Find Information About:

Drugs & Supplements

Get information and reviews on prescription drugs, over-the-counter medications, vitamins, and supplements. Search by name or medical condition.

Pill Identifier
WebMD

Pill Identifier

Having trouble identifying your pills?

Enter the shape, color, or imprint of your prescription or OTC drug. Our pill identification tool will display pictures that you can compare to your pill.

Get Started
My Medicine
WebMD

My Medicine

Save your medicine, check interactions, sign up for FDA alerts, create family profiles and more.

Get Started

WebMD Health Experts and Community

Talk to health experts and other people like you in WebMD's Communities. It's a safe forum where you can create or participate in support groups and discussions about health topics that interest you.

  • Second Opinion
    WebMD

    Second Opinion

    Read expert perspectives on popular health topics.

  • Community
    WebMD

    Community

    Connect with people like you, and get expert guidance on living a healthy life.

Got a health question? Get answers provided by leading organizations, doctors, and experts.

Get Answers

Sign up to receive WebMD's award-winning content delivered to your inbox.

Sign Up

Font Size
A
A
A

Hormone Therapy for Prostate Cancer (Androgen Deprivation Therapy, or ADT) - Topic Overview

Hormone therapy for prostate cancer is also known as androgen deprivation therapy (ADT). Prostate cancer cannot grow or survive without androgens, which include testosterone and other male hormones. Hormone therapy decreases the amount of androgens in a man's body. Reducing androgens can slow the growth of the cancer and even shrink the tumor.

Hormone therapy may be used along with radiation treatment when there is a high risk of the cancer returning. Or hormone therapy may be used after surgery or radiation if any cancer remains.

Recommended Related to Prostate Cancer

Treatment for Prostate Cancer

There’s no one prostate cancer treatment that’s right for every man, but you've got plenty of options. Your doctor will consider many things when he recommends one for you, including: The size of your tumor and how far it has spread, called the stage of your disease How quickly the tumor is likely to grow Your age and how healthy you are Your personal preferences

Read the Treatment for Prostate Cancer article > >

Hormone therapy may also help men who have cancer that has spread and who cannot have surgery or radiation. It may be used when prostate cancer has spread outside the prostate (metastatic disease). In these cases, hormone therapy reduces pain and helps men live a little longer.1

Hormone therapy may be used to suppress prostate cancer cells, which is reflected in lower levels of prostate-specific antigen (PSA).

Hormone therapy alone is sometimes used as the main treatment for prostate cancer in men who can't have surgery or radiation. But hormone therapy doesn't seem to help men ages 66 and older who have localized prostate cancer. These men live just as long with active surveillance.2

Taking medicine, such as luteinizing hormone-releasing hormone (LHRH) medicine, is one way to reduce androgens. Another way, used much less often, is surgery to remove the testicles, also known as an orchiectomy.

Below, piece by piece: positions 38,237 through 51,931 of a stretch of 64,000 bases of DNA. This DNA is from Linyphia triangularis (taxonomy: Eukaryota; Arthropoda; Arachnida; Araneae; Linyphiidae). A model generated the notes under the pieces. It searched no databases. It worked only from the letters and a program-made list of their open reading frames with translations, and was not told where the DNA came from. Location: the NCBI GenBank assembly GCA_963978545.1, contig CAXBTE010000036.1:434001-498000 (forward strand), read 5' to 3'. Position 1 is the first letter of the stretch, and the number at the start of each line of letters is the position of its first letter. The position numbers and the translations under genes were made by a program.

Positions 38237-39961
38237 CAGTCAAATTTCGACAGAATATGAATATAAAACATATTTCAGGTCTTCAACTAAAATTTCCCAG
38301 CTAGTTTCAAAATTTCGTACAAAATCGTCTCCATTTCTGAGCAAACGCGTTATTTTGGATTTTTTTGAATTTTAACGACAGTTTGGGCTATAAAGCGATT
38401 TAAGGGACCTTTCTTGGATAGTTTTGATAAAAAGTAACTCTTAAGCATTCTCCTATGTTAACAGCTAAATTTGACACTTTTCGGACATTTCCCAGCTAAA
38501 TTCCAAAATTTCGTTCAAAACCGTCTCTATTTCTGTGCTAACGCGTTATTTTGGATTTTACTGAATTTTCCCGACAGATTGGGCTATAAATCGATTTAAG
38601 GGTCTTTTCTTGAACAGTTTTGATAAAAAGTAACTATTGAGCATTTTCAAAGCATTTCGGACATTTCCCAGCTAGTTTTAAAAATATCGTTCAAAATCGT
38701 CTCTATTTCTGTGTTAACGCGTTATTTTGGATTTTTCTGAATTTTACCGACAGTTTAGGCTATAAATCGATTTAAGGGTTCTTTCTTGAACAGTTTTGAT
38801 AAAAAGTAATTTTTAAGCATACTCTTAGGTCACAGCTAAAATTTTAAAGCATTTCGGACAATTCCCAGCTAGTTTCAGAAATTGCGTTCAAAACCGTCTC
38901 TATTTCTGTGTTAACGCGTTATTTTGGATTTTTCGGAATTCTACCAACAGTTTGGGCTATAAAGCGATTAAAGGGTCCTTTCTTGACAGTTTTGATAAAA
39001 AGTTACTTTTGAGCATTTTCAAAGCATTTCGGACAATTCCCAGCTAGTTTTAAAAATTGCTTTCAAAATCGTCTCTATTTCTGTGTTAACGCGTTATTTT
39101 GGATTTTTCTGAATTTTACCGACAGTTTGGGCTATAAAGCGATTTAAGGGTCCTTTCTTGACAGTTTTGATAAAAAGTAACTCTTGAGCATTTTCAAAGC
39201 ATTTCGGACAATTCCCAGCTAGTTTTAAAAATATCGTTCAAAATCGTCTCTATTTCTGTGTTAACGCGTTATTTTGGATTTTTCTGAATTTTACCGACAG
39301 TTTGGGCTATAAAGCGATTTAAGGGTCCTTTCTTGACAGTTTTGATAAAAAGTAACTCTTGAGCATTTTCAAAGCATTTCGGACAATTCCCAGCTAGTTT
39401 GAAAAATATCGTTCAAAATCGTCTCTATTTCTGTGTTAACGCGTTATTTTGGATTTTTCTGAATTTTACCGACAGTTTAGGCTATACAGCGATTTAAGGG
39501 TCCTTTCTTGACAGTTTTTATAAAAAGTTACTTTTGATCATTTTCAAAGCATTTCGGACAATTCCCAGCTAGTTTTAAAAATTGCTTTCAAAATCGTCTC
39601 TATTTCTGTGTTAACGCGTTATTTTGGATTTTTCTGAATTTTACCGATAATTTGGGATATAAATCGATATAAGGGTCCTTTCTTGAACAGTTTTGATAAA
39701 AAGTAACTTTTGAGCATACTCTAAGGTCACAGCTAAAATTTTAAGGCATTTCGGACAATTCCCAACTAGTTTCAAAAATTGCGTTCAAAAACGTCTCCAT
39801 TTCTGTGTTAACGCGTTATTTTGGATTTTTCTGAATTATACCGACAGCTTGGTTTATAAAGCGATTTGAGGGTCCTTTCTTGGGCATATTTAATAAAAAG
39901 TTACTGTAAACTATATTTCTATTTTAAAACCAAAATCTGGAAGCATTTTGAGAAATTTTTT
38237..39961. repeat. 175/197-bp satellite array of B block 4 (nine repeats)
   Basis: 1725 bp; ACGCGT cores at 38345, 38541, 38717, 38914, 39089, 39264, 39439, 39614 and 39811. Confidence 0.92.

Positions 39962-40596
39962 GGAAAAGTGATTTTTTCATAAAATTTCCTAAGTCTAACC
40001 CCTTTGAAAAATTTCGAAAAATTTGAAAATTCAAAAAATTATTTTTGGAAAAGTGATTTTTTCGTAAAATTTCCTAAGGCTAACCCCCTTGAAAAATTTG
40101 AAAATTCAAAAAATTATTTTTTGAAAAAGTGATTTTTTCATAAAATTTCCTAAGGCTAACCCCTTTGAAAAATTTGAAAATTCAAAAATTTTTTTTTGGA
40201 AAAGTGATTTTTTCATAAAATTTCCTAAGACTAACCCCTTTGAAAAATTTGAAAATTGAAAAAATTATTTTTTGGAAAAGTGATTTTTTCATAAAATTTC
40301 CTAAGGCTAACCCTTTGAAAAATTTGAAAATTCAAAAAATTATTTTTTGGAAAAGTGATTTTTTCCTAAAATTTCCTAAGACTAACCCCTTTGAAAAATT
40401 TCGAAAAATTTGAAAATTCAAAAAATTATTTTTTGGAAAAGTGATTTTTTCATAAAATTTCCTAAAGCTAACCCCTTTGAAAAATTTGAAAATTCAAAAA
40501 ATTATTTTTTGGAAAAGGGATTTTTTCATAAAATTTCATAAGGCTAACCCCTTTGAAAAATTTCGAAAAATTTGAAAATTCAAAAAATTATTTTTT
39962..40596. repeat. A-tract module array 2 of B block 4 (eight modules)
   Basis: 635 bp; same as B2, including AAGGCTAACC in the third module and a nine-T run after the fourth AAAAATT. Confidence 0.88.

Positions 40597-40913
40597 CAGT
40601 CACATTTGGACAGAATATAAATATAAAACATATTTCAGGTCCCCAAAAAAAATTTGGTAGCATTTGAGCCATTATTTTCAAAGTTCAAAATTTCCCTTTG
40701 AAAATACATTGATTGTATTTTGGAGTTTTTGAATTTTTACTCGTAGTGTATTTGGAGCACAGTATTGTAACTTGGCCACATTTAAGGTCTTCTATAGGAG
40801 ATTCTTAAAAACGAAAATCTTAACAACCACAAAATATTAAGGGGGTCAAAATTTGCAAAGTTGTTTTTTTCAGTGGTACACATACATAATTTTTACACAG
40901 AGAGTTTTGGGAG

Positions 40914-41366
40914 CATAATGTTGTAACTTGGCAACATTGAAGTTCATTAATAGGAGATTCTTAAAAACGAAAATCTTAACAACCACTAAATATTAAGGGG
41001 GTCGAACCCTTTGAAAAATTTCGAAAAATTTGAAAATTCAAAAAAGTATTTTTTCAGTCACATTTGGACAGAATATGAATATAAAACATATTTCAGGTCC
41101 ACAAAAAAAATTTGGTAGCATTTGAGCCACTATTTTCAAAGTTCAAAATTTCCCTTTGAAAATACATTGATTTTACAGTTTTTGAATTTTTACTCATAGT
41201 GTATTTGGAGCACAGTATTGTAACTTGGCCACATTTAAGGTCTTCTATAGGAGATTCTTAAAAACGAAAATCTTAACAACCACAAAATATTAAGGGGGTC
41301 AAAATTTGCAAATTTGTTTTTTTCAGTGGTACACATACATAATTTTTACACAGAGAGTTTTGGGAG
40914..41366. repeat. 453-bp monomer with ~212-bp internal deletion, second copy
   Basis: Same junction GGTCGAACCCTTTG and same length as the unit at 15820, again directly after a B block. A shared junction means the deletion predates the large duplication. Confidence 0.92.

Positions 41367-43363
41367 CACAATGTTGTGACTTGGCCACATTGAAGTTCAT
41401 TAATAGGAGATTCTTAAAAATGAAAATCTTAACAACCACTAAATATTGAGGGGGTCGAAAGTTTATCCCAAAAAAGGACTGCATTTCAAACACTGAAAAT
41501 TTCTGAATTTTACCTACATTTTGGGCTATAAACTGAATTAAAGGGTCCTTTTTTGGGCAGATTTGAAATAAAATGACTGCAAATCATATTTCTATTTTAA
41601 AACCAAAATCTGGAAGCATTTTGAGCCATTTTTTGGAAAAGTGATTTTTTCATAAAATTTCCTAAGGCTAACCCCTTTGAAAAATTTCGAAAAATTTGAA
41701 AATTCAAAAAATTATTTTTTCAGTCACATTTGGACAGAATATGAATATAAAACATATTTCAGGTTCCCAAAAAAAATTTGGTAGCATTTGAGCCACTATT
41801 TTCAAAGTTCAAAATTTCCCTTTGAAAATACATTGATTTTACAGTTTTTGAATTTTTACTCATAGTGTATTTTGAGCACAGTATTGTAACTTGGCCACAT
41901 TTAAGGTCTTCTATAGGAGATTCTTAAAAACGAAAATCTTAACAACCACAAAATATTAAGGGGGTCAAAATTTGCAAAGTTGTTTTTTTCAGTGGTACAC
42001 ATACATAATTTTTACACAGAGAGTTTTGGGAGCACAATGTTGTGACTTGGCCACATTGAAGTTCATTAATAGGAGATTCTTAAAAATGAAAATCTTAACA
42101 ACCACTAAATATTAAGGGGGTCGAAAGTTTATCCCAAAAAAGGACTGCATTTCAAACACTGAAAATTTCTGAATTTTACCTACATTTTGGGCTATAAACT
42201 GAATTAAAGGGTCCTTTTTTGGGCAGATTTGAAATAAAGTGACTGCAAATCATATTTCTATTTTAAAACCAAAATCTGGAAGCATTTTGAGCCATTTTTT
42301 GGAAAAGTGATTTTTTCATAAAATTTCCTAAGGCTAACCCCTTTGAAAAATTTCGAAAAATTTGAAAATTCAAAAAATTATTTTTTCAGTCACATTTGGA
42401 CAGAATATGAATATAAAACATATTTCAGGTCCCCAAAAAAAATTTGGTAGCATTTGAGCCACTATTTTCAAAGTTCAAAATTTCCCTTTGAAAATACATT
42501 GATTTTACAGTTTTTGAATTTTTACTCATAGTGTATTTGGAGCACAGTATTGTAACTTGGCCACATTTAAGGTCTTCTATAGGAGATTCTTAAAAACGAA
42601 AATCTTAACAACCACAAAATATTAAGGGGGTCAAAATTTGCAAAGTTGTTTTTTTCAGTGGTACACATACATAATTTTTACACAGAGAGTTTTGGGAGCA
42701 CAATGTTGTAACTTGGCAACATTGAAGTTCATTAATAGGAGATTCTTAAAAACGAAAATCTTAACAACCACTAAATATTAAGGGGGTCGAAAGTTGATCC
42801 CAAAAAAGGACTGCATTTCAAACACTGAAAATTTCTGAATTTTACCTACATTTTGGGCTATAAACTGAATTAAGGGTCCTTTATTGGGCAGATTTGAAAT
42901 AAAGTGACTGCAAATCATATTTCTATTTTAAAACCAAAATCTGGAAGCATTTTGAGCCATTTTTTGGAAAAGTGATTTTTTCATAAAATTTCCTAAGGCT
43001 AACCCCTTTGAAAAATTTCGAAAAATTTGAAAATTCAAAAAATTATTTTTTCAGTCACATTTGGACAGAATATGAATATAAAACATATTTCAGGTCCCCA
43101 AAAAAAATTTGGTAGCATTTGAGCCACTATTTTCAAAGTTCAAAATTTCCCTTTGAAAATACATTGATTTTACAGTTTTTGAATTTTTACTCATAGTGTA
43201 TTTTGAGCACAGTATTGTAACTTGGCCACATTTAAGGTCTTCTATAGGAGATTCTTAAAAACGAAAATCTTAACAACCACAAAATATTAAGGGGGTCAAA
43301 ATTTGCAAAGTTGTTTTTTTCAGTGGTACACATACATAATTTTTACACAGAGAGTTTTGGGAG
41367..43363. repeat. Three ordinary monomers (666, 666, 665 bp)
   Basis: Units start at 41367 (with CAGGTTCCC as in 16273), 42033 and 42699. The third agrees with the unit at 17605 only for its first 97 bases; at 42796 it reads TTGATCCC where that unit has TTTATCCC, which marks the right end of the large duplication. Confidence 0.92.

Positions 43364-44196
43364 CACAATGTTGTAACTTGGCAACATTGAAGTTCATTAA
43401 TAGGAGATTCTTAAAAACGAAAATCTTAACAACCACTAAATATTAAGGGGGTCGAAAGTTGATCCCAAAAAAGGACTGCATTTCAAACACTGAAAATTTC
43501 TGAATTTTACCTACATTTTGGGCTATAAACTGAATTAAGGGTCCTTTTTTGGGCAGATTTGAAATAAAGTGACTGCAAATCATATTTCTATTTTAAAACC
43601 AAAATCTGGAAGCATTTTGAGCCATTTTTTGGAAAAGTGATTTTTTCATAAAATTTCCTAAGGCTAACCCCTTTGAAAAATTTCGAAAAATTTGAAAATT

• LHRH agonists. These drugs stop the body from making testosterone. They include goserelin (Zoladex), histrelin (Vantas), leuprolide (Lupron), and triptorelin (Trelstar).
  • LHRH antagonists. These drugs stop the body from making testosterone. They work right away. And they avoid the flare caused by LHRH agonists, which can make symptoms worse for several weeks. One LHRH antagonist is degarelix (Firmagon).
  • Androgen inhibitors. These are medicines that block enzymes that the body needs to make testosterone. They include enzalutamide (Xtandi), ketoconazole, and abiraterone (Zytiga), which is given along with prednisone.
  • Antiandrogens. These drugs often are used along with LHRH agonists. Antiandrogens help block the body's supply of testosterone. There are steroidal antiandrogens and "pure" antiandrogens. The steroidal antiandrogens include megestrol (Megace). The "pure" or nonsteroidal antiandrogens include bicalutamide (Casodex), flutamide, and nilutamide (Nilandron).
  • Orchiectomy. This surgery is considered to be hormone therapy. This is because removing the testicles, where more than 90% of the body's androgens are made, decreases testosterone levels. Removing the testicles may be the simplest way to reduce androgen levels, but it is permanent.

Sometimes androgen deprivation (orchiectomy or an LHRH agonist) and an antiandrogen are used together for treatment. This targets the testosterone made by the testicles and the adrenal glands. It is called a combined androgen blockade (CAB).

Other hormone therapies may include the use of medicines such as megestrol, estrogen, aminoglutethimide combined with hydrocortisone, and corticosteroids (prednisone, dexamethasone, and hydrocortisone).

1 | 2 | 3
1 | 2 | 3
Next Article:

Hormone Therapy for Prostate Cancer (Androgen Deprivation Therapy, or ADT) Topics

Today on WebMD

man with doctor
Symptoms, risks, treatments
man coughing
Men shouldn’t ignore
 
prostate cancer cells
What does this diagnosis mean?
doctor and male patient
Is it worth it?
 
cancer fighting foods
SLIDESHOW
15 Cancer Symptoms Men Ignore
FEATURE
 
Prostate Enlarged
VIDEO
Picture Of The Prostate
ANATOMY
 
Prostate Cancer Quiz
QUIZ
screening tests for men
SLIDESHOW
 
Prostate Cancer Symptoms
VIDEO
Vitamin D
SLIDESHOW